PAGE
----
Humphries' other satirical characters include the "priapic and inebriated cultural attaché" Sir Les Patterson, who has "continued to bring worldwide discredit upon Australian arts and culture, while contributing as much to the Australian vernacular as he has borrowed from it", gentle, grandfatherly "returned gentleman" Sandy Stone, iconoclastic 1960s underground film-maker Martin Agrippa, Paddington socialist academic Neil Singleton, sleazy trade union official Lance Boyle, high-pressure art salesman Morrie O'Connor, and failed tycoon Owen Steele.
the son of Eric Humphries, a construction manager, and his wife Louisa.
Then, to the horror of passengers and crew, he would proceed to eat the contents.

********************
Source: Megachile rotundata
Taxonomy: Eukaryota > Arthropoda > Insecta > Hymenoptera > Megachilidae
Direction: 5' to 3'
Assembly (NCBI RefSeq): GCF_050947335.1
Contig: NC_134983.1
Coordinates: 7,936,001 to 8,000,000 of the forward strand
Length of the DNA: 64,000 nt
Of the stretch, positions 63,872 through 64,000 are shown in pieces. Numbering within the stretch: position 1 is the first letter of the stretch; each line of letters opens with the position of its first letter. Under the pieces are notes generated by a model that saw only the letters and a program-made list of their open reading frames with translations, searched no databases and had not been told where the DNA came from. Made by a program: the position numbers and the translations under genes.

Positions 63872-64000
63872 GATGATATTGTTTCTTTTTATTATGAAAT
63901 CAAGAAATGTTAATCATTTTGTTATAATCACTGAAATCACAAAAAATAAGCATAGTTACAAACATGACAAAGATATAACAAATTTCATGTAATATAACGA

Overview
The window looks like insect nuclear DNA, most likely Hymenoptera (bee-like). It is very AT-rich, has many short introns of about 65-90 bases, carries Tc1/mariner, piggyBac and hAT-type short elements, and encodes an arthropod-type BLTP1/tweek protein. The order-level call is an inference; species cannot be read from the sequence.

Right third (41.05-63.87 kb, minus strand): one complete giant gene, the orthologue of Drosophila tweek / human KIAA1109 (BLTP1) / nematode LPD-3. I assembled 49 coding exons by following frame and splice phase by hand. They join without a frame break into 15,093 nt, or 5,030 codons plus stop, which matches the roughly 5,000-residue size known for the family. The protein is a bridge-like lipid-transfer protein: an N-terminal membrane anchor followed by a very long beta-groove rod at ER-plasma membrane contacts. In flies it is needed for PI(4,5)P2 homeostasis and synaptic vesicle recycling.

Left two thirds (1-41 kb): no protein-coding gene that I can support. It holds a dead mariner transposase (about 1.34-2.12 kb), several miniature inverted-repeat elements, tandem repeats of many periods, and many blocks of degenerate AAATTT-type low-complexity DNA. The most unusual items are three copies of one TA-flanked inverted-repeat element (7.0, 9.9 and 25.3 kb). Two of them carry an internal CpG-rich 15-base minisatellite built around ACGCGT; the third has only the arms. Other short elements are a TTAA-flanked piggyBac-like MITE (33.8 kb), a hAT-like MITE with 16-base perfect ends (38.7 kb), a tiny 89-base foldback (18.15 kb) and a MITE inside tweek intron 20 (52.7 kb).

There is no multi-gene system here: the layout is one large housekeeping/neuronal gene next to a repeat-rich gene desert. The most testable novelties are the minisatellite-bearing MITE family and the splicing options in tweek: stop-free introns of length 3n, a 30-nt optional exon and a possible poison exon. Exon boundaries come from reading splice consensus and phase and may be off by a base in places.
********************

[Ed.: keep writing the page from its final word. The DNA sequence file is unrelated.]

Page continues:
One April Fools' Day Humphries placed a roast dinner and glass of champagne in an inner-city rubbish bin.
An even more extreme example was his notorious "sick bag" prank.
During this time he became Australia's leading exponent of the deconstructive and absurdist art movement, Dada.
The Dadaist pranks and performances he mounted in Melbourne were experiments in anarchy and visual satire which have become part of Australian folklore.
"Wubbo Music" (Humphries has said that "wubbo" is a pseudo-Aboriginal word meaning "nothing") is thought to be one of the earliest recordings of experimental music in Australia.
Other exhibits include "Creche Bang", a pram covered in meat and "Eye and Spoon Race", a spoon with a sheep's eye.